Chaconne for the Death of Love

This was written for the most recent Black House Collective workshop.  As part of the workshop this time we collaborated with the Nelson Atkins Museum's Innovation Lab and presented a concert of original music inspired by their classical antiquity collection.  It was thrilling experience that has led me to a taste for using the already beautiful spaces that exist in Kansas City as a site specific way to make music even more special for the audience.


My piece was inspired by the two statues of the Egyptian god Horus.  They are different in form, one being a sleek stone falcon, the other a seated man with a lion's head.  As I read through the story of Horus, the god of the sky, I was fascinated by the whole story of his conception.  Love, lust, murder, necromancy, incest, grief, all of these and more play a role in his story.  It would make for a great opera.  I was still, though, fascinated by how his representation changed along with his relative "power" in the pantheon changed over the 20 or so centuries of Egyptian history.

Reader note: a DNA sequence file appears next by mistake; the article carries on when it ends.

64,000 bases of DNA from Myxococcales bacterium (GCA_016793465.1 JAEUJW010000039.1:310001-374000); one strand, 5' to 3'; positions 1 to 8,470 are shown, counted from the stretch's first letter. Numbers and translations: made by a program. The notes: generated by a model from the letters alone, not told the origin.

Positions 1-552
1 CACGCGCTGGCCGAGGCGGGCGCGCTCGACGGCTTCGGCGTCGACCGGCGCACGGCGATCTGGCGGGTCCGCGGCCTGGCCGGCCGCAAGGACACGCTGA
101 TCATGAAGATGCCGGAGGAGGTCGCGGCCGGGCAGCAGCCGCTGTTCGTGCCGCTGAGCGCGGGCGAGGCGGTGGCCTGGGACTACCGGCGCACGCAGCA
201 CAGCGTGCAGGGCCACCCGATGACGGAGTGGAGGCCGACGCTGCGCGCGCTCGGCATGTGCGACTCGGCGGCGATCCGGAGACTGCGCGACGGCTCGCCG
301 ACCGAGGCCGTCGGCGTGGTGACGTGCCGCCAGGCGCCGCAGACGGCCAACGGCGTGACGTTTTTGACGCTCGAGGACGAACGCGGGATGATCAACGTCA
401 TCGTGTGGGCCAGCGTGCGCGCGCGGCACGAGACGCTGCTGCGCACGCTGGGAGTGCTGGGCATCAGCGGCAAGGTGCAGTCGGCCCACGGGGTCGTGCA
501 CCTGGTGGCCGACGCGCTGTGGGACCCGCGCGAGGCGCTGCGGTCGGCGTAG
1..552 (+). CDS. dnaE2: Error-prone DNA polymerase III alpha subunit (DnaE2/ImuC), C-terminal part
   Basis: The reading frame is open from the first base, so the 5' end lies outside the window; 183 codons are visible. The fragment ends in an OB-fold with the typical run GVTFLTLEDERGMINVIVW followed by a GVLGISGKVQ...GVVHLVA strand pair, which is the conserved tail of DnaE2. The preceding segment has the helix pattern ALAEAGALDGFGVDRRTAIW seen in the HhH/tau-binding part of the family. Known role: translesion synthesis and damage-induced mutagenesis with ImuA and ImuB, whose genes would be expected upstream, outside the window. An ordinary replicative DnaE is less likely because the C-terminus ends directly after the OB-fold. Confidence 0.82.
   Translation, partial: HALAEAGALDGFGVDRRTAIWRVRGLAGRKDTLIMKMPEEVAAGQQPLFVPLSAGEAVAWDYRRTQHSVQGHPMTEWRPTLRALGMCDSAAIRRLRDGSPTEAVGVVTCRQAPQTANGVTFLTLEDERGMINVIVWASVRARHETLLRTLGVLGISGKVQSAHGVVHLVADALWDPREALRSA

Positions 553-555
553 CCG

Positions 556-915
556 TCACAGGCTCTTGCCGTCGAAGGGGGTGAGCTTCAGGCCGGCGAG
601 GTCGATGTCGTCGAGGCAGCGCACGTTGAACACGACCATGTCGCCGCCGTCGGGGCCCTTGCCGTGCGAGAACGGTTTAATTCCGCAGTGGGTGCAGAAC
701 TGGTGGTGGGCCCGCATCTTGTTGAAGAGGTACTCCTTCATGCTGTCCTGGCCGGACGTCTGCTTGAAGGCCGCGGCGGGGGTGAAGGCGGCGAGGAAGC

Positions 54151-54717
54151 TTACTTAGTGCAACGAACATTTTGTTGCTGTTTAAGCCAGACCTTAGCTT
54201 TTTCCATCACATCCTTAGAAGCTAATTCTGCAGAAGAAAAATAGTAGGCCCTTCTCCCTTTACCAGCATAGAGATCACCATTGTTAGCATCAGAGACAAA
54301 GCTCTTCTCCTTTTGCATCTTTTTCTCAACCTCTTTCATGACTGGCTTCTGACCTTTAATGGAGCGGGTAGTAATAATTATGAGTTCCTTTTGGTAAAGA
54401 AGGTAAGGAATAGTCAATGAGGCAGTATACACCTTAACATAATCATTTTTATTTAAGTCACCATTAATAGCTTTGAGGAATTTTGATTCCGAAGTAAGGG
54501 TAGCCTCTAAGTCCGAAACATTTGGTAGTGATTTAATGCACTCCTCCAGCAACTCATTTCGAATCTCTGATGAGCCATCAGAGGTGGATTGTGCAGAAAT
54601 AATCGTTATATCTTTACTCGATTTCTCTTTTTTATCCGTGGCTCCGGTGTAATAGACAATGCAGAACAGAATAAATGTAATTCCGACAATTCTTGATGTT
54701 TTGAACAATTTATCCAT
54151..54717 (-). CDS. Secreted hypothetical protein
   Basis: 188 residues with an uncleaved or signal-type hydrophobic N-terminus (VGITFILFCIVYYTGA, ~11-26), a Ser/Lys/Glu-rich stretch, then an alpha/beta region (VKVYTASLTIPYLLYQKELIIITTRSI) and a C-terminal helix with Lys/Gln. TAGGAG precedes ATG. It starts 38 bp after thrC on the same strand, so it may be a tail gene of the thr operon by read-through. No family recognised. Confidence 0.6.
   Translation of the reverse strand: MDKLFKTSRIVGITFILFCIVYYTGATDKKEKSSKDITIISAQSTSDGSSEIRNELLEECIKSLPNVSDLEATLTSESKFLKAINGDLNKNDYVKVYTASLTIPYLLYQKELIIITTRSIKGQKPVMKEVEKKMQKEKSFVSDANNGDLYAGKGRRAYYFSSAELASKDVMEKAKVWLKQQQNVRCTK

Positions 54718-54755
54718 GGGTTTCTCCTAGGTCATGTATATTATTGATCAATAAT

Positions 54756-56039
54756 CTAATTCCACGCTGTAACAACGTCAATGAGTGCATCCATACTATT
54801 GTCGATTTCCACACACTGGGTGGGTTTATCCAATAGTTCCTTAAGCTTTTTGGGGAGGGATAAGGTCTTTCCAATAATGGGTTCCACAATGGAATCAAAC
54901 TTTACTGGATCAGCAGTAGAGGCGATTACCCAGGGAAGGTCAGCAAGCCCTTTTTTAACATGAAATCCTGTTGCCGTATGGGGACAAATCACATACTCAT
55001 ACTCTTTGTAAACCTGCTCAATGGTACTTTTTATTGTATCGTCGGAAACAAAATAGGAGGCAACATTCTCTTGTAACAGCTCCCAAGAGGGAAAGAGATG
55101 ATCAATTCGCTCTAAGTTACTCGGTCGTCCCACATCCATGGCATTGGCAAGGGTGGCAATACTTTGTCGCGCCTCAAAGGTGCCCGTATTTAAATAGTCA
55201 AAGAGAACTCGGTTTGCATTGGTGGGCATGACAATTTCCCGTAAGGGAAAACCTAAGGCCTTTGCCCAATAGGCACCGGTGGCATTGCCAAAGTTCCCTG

As I was writing piece some major changes also took place in my life.  In the end it became a piece about how the end of a life or a relationship isn't an end or a death. These shouldn't be viewed as ends, simply the transformation or transmutation of one set of circumstances to another.  Allowing for the evolution of our self towards the divine, true growth.

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